What is sustainability?
Sustainability is when all people – individuals, societies, nations – live within the limits of the Earth’s biocapacity.
Biocapacity is the amount of biologically productive land and sea area that can supply the resources a human population consumes, and to assimilate associated waste.
On the other hand, Ecological Footprint is a measure of what humans consume in terms of biologically productive land. Humanities’ ecological footprint is now about 1.5 times higher than the biocapacity of the earth, and growing.
The fact that we are consuming more resources than the earth can sustainably provide means that we are now using up the earth’s natural capital to make up the shortfall. Natural capital are things like freshwater, soil, forest land, biodiversity, coral reefs and wetlands. This is unsustainable – using capital as if it is income ultimately leads to ruin.
Sustainability is the fundamental condition of any system that lasts. If we want to sustain the earth’s ecosystems we must stop consuming and degrading natural capital and live within the limits of the Earth’s biocapacity.
In western, industrialised countries the average person has an ecological footprint several times larger than the average for the earth.
To live a sustainable life people must reduce their ecological footprint.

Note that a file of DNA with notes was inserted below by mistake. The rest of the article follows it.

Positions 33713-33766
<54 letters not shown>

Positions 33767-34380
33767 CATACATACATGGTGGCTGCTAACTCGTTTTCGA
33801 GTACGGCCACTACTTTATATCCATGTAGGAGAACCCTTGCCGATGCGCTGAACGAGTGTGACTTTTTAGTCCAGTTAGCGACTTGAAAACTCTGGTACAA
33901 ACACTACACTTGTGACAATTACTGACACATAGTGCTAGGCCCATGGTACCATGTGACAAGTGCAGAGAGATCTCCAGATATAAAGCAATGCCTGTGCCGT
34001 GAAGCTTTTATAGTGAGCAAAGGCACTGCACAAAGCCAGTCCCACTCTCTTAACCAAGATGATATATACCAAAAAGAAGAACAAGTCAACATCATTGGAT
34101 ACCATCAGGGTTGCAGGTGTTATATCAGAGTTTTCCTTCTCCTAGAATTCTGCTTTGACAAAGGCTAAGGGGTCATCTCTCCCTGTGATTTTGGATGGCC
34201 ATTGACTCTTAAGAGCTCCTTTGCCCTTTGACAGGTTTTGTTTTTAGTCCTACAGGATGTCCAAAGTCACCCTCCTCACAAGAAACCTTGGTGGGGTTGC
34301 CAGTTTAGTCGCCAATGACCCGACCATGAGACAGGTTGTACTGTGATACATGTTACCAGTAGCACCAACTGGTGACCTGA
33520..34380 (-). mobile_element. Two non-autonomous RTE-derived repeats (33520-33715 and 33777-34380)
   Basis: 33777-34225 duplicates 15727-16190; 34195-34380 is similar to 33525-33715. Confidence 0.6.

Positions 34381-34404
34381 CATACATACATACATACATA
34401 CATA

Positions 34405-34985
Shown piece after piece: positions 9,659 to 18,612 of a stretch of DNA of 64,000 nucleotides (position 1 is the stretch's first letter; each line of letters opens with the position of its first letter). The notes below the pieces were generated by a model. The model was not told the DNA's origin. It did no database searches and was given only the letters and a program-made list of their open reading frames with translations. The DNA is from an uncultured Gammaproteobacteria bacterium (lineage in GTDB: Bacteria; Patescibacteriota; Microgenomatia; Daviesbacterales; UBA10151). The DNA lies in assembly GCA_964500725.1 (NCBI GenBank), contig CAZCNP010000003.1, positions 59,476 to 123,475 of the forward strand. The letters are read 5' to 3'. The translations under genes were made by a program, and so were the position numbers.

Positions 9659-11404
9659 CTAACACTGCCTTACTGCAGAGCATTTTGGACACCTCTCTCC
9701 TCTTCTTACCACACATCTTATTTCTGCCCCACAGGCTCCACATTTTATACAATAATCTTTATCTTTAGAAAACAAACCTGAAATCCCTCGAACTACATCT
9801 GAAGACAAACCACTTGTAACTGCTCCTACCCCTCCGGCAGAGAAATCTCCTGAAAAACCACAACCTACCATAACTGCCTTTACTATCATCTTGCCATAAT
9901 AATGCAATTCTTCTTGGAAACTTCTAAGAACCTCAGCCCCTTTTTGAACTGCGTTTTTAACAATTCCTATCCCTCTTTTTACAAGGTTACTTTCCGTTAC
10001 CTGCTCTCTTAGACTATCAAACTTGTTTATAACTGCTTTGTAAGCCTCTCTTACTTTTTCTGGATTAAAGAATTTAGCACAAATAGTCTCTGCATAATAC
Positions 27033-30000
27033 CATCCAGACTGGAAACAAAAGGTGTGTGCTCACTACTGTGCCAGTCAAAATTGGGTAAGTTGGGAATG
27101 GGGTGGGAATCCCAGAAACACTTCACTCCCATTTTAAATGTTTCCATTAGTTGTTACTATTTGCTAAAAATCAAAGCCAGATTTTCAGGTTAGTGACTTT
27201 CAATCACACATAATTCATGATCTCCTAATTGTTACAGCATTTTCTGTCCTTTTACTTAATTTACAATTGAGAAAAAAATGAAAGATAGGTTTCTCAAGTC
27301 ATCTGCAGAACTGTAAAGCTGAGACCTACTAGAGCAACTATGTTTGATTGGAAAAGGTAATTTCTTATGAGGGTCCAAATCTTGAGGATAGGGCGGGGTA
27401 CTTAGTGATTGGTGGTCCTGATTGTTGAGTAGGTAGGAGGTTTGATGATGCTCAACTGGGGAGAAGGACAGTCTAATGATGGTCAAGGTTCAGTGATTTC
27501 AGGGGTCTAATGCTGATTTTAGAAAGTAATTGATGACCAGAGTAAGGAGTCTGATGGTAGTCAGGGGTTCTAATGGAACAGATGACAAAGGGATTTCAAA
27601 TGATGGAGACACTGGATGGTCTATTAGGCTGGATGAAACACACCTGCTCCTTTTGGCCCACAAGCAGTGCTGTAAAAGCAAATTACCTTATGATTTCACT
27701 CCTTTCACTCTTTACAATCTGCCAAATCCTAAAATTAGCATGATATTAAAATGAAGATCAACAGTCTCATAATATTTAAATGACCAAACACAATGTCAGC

It is meaningful and useful to speak of some practices being “more sustainable” or “less sustainable.” Energy-saving compact fluorescent light bulbs are considered more sustainable than incandescent light bulbs, and so on. You can also talk of moving “towards sustainability,” or away from it.
Through population growth, industrialisation and consumerism humans have changed the world’s environment in unprecedented ways. Climate change, habitat loss and species extinctions have occurred because of factors like pollution, soil degradation, deforestation and the introduction of noxious animals and pests.
The message is clear: we humans cannot keep consuming at the rate that we do. We must reduce our ecological footprint to sustainable levels for our own well-being and for the well-being of the whole planet.
Many people believe that reducing their footprint will deprive them but this is simply not the case. For the majority of people in the western world reducing consumption will actually increase their well-being for the simple reason that well-being is not based on how much we produce and consume, rather it is based on things like health, relationships, giving and self-improvement.